After Protests, Haitian Leader Announces Rice Subsidies

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The New York Times

After Protests, Haitian Leader Announces Rice Subsidies

by
Marc Lacey

MEXICO CITY - Responding to violent street protests against rising food prices that ground Haiti to a halt over the last week, President René Préval announced subsidies on Saturday that he said would cut the cost of rice by more than 15 percent.0414 05

But the emergency move was not enough to stop Haitian senators from voting to remove Mr. Préval's prime minister, Jacques-Édouard Alexis, who has been blamed for handling the struggling economy ineptly.

The demonstrations had begun in the southern city of Les Cayes and spread across Haiti, drawing tens of thousands of people into the streets, spurring a looting spree and causing five deaths.

On Saturday the commander of the United Nations peacekeeping force in Haiti told reporters that calm was returning to the country. But within hours, a United Nations policeman from Nigeria was pulled from his marked car and killed in Port-au-Prince.

Mr. Préval, a former agronomist who is in his second term as president, met earlier in the day with food importers at the presidential palace and emerged to announce new measures that he said would knock the price of a 50-pound bag of rice from $51 to $43, a nearly 16 percent reduction. In the poorest country in the hemisphere, that discount could mean the difference between eating and going hungry for many destitute families.

Rice is a Haitian staple, often mixed in the slums with chicken feet to create a flavorful stew. To reduce prices, Mr. Préval said he would use international aid money combined with commitments from the private sector to reduce profit margins.

The vote against Prime Minister Alexis means Mr. Préval must reconstitute his government, which he said he would do promptly. Mr. Alexis had managed to withstand a previous no-confidence vote but this time 16 of the 17 senators voted against him, wire services reported.

The tumult is nothing new in Haiti, a fragile country with a history of political turnover that is being held together largely through the presence of the United Nations peacekeeping mission. The Bush administration considers Mr. Préval's 2006 election and Haiti's relative stability in recent years to be one of its success stories, although State Department officials caution that the country remains volatile.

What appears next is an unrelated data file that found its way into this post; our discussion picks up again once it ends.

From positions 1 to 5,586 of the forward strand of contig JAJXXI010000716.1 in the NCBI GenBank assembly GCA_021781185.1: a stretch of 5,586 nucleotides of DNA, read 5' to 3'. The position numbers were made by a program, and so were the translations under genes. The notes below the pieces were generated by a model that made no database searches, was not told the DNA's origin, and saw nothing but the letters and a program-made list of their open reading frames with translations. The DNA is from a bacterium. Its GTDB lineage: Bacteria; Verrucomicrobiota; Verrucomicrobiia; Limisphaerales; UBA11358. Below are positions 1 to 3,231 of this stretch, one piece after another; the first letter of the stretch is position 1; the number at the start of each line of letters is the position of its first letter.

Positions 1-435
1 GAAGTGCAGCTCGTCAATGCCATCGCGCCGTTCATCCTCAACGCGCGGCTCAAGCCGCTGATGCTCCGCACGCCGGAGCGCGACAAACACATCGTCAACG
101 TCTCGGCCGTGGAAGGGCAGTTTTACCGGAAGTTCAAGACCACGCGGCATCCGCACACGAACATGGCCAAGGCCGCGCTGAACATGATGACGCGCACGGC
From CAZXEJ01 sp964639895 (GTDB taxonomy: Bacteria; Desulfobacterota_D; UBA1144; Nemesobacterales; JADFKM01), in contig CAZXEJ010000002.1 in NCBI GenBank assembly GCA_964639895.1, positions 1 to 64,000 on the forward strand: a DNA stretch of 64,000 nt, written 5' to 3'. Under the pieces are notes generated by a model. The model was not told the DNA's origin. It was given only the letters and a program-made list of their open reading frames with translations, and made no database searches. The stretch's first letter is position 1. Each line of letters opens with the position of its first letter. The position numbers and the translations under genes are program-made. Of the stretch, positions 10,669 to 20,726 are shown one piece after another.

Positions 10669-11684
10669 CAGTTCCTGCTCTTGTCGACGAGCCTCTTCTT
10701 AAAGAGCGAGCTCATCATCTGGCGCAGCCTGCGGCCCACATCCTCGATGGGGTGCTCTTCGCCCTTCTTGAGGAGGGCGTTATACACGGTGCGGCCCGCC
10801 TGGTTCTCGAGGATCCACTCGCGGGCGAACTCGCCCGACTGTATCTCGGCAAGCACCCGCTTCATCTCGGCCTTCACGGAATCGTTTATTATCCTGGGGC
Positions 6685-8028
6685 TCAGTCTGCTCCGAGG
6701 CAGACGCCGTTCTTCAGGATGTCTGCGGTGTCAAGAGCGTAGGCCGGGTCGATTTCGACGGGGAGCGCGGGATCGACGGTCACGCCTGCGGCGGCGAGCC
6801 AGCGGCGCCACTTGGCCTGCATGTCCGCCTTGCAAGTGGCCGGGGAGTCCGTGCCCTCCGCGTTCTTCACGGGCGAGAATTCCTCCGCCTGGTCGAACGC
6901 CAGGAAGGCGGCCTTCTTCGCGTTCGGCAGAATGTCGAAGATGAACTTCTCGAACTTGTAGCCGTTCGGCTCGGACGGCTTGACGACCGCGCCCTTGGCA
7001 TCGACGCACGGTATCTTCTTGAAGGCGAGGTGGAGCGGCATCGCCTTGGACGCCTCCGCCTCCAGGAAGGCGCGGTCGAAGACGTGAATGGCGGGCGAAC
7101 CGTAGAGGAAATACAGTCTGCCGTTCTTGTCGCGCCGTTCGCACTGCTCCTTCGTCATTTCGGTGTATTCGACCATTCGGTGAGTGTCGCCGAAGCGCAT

With the recent demonstrations, the Coast Guard has said it is on the lookout for mass emigration.

It is unclear how the president's move will affect tensions. Even after the United Nations police officer was killed, much of Port-au-Prince seemed largely tranquil.

But in the clothing market where the police officer was killed, other peacekeepers took up positions as several stalls on both sides of the street smoldered after being set on fire, The Associated Press reported. The police officer had been driving a marked United Nations vehicle in the crowded market when he was killed.

Witnesses told The A.P. that other Nigerian police officers later fired tear gas and warning shots to disperse the crowd before recovering the slain man's body. Soon after, the market stalls could be seen burning.

Rising food prices are a global concern, with some estimates putting the increase as high as 40 percent since mid-2007.

In Haiti, though, where the bulk of the population lives on less than $2 a day, the effects have been especially acute. In one slum of Port-au-Prince, a woman sat before a large pot of chicken feet and water recently, selling stew without rice. She said the rice was too costly.

© 2008 The New York Times

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